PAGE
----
Mark Allen has backed Barry Hearn's bid to clamp down on slow play after cruising through to the second round of the UK Championships in York.
The 32-year-old Allen was certainly no slouch as he rattled in two centuries on his way to a 6-2 win over Egypt's Basem Eltahhan.
But World Snooker chairman Hearn had earlier described slow play during the first-round match between Rod Lawler and Anthony Hamilton - in which only six of nine frames could be played in their allotted session - as "diabolical".
And while Allen expressed sympathy for the eventual winner Lawler, whose shot time hovered around the 40-second mark, he insisted others should face sanction for "deliberate" slow play.
Allen said: "I really felt for them both out there today, only getting six frames in and Barry slaughtering them on Twitter.
"Rod is probably the only player who always plays that way so I don't think it would be be fair if he was punished for it.
"With others I think it's gamesmanship and I think it should be stamped out. You've got too many players down at the bottom end that do it deliberately - but they're not winning tournaments so who really cares."
Allen shrugged off his disappointing early exit at last week's Northern Ireland Open and showed glimpses of the form which swept him to the International Championship title last month.
And Allen is confident he is beginning to establish the kind of momentum which took him to his only previous UK final in 2011.
"I feel like I'm one of the contenders this year," added Allen. "I've probably come here in recent years and not been a name on people's lips, but I feel like my recent performances have changed that."
Former champion Shaun Murphy suffered a shock 6-3 defeat to China's world number 124 Chen Feilong.
Murphy, who won the tournament in 2008 and was also runner-up in 2012 and 2017, surrendered a 3-1 lead in the match as his poor start to the season continued.
Murphy said: "I didn't see that coming because I have been practising so hard, and my preparations for this event have been fantastic.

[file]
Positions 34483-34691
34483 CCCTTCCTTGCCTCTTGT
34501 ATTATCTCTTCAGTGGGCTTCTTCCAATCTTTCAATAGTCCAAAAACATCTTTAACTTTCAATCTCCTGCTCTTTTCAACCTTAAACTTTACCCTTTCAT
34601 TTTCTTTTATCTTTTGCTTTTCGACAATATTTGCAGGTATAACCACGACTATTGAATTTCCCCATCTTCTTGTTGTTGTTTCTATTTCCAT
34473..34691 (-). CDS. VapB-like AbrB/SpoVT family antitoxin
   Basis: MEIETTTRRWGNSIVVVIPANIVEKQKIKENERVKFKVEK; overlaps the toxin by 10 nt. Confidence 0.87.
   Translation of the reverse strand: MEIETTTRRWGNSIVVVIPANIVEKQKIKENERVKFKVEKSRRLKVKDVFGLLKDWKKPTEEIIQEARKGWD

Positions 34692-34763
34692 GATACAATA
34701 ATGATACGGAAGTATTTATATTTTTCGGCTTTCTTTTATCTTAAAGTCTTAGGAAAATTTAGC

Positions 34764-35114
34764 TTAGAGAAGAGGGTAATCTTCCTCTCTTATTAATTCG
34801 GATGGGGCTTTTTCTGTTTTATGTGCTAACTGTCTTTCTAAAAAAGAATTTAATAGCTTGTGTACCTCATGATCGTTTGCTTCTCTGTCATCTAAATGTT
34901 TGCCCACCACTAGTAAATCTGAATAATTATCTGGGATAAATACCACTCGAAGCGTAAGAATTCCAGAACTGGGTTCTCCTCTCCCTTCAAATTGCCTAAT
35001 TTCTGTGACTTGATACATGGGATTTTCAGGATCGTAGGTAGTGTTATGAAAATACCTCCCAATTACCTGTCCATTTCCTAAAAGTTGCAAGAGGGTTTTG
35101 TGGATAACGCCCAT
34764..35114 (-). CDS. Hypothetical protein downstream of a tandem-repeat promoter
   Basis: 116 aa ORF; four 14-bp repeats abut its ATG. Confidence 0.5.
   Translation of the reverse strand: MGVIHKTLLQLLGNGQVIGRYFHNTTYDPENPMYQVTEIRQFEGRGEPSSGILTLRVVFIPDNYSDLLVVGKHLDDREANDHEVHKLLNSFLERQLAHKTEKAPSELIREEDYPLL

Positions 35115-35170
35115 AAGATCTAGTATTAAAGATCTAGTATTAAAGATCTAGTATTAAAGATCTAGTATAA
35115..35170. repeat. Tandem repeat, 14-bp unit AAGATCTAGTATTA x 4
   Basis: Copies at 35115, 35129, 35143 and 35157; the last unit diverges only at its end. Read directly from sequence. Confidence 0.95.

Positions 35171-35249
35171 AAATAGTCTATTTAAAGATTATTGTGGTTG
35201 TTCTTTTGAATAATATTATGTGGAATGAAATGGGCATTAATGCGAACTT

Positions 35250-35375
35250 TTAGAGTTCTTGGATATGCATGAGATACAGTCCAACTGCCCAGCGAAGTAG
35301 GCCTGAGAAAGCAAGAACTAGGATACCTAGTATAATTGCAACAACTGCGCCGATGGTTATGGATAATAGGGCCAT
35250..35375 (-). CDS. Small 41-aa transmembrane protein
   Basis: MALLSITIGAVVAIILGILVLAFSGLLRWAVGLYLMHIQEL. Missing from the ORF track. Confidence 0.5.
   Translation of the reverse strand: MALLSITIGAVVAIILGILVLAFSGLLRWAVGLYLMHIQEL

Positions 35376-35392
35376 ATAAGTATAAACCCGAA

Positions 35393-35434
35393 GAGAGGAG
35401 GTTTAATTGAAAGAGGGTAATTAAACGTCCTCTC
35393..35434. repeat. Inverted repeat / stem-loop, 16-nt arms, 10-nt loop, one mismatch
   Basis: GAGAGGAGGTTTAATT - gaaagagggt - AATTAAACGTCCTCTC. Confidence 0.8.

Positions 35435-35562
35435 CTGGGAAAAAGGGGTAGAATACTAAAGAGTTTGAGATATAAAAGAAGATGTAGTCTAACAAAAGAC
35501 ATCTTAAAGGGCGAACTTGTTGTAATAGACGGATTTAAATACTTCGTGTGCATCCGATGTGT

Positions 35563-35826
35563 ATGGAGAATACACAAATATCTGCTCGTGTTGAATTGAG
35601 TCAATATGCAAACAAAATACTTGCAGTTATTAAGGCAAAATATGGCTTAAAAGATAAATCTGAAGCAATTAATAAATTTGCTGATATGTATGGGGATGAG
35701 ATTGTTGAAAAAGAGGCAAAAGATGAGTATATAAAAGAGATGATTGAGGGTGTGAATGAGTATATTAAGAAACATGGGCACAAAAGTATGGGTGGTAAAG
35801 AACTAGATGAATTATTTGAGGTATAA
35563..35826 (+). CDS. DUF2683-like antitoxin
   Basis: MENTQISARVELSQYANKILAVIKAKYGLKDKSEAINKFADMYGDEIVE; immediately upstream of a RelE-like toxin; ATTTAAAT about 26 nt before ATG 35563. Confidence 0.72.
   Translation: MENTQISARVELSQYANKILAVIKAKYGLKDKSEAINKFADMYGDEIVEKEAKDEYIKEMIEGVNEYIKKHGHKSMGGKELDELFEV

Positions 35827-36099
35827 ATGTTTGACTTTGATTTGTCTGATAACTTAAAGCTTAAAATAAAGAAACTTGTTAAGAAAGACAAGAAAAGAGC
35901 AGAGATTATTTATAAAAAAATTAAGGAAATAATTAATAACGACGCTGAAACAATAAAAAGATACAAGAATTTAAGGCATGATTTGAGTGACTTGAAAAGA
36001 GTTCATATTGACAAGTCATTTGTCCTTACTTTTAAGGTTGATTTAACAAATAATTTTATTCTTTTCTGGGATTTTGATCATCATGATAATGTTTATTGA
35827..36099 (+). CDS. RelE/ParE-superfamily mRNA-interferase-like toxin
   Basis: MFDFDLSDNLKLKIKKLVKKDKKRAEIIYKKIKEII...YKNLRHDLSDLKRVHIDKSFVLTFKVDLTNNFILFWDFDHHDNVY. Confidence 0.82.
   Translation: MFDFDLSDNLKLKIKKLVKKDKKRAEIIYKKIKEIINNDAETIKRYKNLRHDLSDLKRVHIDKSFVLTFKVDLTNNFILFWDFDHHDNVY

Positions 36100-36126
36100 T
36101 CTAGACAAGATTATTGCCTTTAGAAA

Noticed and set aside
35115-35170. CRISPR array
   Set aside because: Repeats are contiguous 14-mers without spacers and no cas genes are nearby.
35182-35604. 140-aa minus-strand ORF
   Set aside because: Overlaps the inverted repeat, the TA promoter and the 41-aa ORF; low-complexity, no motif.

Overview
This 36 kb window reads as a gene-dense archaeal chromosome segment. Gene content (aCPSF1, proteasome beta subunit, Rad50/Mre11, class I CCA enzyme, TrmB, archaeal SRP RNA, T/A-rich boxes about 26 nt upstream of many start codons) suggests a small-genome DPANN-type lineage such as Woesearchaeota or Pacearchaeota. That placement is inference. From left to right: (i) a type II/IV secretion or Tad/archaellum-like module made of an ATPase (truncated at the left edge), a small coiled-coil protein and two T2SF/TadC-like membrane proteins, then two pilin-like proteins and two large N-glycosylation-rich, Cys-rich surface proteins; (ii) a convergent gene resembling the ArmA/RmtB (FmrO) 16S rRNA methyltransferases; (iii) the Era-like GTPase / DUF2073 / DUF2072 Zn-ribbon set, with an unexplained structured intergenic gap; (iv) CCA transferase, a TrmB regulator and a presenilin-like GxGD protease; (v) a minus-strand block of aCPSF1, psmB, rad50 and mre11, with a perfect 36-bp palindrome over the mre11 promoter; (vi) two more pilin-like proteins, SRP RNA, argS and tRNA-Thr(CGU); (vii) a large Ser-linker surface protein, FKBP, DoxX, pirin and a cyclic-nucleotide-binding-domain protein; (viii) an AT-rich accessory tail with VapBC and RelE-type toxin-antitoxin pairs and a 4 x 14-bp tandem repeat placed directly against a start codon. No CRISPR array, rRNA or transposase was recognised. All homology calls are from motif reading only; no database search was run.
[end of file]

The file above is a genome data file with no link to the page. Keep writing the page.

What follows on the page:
"I have had a terrible season so far but that has left me a lot of time to practice and I feel my game is in such good shape - but I'm still waiting for that to come through."
Another former winner, Jimmy White, saw his hopes of a run in the tournament brought to an end in a 6-3 defeat to Thailand's Thepchaiya Un-Nooh.
White, 56, now ranked 77 in the world, put up an encouraging performance against Un-Nooh, scoring three breaks over 50 including a 97 to temporarily threaten a comeback before his opponent finished the job.
World number 12 Ryan Day was another surprise loser as he went down 6-2 to world number 121 Joe O'Connor, while former world champion Stuart Bingham swept through with a 6-0 thrashing of James Wattana.
Three-times UK champion John Higgins suffered a mighty scare before edging into round two with a 6-5 win over Dechawat Poomjaeng.
Higgins struggled desperately as the Thai, who dropped off the main tour last year, battled back from 5-3 down to force a decider.
But at gone half past midnight, Higgins seized on a second chance after a missed yellow to rack up a 60 break and wrap up a wholly unconvincing win.
Higgins said: "It's the way I've been playing all year - it's no surprise to me how I played out there and I'm really lucky to get through."